# Java O(n) time O(k) space

• We iterate through the input array exactly once, keeping track of the running sum mod k of the elements in the process. If we find that a running sum value at index j has been previously seen before in some earlier index i in the array, then we know that the sub-array (i,j] contains a desired sum.

``````public boolean checkSubarraySum(int[] nums, int k) {
Map<Integer, Integer> map = new HashMap<Integer, Integer>(){{put(0,-1);}};;
int runningSum = 0;
for (int i=0;i<nums.length;i++) {
runningSum += nums[i];
if (k != 0) runningSum %= k;
Integer prev = map.get(runningSum);
if (prev != null) {
if (i - prev > 1) return true;
}
else map.put(runningSum, i);
}
return false;
}
``````

• Smart solution! I like it!

• @tankztc Thanks!

• Great solution! Thanks for sharing!

• I can't believe I just needed to get the modulus to get this method to work. I was scratching my head to figure out how to modify the runningSum method to work.

It looks so simple now. I feel so stupid.

Any suggestions guys how I can improve. I mean there is this leetcode question which is a variant of this and it asks to make the sum exactly equal to target instead of multiple of it. I used the same method for that problem. However, for this, question I couldn't modify the running sum method to work. I feel dumb

• Cool!
Could you explain

``````{{put(0,-1);}};
``````

in

``````Map<Integer, Integer> map = new HashMap<Integer, Integer>(){{put(0,-1);}};
``````

?
Thanks

• The main idea is that (x + n*k) mod k = x ,which x can be 0,1,...,k-1.

• @BryanBo.Cao , I think it initialized the map with `map.put(0,-1)`.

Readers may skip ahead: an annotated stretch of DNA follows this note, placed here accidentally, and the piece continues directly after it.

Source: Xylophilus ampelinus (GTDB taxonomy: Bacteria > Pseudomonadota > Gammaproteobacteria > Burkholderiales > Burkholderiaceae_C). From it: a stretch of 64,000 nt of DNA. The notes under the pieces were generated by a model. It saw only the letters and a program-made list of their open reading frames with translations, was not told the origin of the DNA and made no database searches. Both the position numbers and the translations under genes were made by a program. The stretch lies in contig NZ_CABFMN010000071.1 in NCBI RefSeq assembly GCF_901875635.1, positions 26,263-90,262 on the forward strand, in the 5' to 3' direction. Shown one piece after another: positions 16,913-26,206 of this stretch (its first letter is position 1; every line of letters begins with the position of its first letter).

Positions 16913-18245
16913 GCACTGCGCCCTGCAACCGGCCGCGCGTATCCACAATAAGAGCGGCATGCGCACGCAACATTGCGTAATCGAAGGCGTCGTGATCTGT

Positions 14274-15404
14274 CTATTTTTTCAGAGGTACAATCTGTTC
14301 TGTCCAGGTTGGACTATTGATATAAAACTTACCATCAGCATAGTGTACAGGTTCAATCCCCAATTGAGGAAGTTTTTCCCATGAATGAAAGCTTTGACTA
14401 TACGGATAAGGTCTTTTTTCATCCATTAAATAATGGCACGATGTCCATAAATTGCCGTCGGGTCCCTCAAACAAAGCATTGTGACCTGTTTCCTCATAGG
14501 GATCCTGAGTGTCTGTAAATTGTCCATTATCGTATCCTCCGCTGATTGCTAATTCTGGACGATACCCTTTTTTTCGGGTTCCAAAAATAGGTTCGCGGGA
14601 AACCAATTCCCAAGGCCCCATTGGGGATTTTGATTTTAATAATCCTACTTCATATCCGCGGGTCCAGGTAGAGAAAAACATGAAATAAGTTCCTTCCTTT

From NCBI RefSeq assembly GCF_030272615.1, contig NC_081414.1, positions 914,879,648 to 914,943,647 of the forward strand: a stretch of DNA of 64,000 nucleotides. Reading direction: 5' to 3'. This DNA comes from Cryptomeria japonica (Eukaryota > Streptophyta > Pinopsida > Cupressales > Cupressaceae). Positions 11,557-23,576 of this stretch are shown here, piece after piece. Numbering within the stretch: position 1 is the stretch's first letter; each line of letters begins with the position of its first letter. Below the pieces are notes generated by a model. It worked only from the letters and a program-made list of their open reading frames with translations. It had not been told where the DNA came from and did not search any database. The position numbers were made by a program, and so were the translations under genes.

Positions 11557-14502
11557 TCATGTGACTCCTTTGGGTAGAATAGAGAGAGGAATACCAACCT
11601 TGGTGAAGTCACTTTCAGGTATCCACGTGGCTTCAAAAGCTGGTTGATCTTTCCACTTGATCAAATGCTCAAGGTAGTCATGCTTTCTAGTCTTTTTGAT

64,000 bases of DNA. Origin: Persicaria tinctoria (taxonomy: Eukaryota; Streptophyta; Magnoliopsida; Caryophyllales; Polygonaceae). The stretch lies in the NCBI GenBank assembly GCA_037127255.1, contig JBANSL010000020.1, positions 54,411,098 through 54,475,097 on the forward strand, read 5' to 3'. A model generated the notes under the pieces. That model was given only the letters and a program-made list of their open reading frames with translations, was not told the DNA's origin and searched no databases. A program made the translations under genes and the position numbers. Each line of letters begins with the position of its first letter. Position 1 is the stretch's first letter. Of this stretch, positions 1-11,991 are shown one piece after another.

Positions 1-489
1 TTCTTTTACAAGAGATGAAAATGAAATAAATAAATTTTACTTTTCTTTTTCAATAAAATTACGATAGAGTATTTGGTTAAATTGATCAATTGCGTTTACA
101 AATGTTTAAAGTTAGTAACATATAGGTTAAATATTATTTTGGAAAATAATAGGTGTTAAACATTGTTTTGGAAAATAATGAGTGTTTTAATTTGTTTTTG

"Double brace initialisation creates an anonymous class derived from the specified class (the outer braces), and provides an initialiser block within that class (the inner braces)." - Quoted from Stackoverflow

• @tankztc Cool thanks!
So we could actually omit the last ';' in

``````Map<Integer, Integer> map = new HashMap<Integer, Integer>(){{put(0,-1);}};;
``````

Anyway, it's just about the syntax.

• Nice solution taking advantage of "non-negative integer"!

• said in Java O(n) time O(k) space:

if (prev != null) {
if (i - prev > 1) return true;
}

Sorry, I'm still having trouble understanding this part. Can someone explain why we need to check the indices and what it means?

• @huyanhh This is to make sure that the sub-array is of at least length 2.

• @compton_scatter

I'm going through your solution with the input [23, 2, 6, 4, 7], k=6, but it seems like I keep messing up.

When I'm at index 3, the map looks like {0:-1, 5:0, 1:1} and runningSum should be 5 so I look up 5 in the map, but then doing i-prev gives me 3, which will return true without checking 7, but shouldn't I check the last one as the subarray needs to include the entire array? Where am I getting this wrong?

• @huyanhh The sum of subarray [2,6,4] is 12, which is a multiple of 6.

• @compton_scatter ohh that makes a lot of sense. Thanks!

• Smart...Now that with this solution we even didn't need to consider those annoying corner cases like [0,0] 100 -> true...

• ``````    if (k != 0) runningSum %= k;
``````

This is smart.

• @shawngao Alternatively, do `if (k == 0) k = 0x80000000;` before the loop and delete the `if (k != 0)` :-)

• I don't understand that why "running sum value at index j has been previously seen before in some earlier index i in the array" can help us decide there's a desired subarray in it?? Could you please kindly explain it? Thanks much @compton_scatter

• @ohuohuo This is one of those magics of remainder theorem :)

(a+(n*x))%x is same as (a%x)

For e.g. in case of the array [23,2,6,4,7] the running sum is [23,25,31,35,42] and the remainders are [5,1,1,5,0]. We got remainder 5 at index 0 and at index 3. That means, in between these two indexes we must have added a number which is multiple of the k. Hope this clarifies your doubt :)

Looks like your connection to LeetCode Discuss was lost, please wait while we try to reconnect.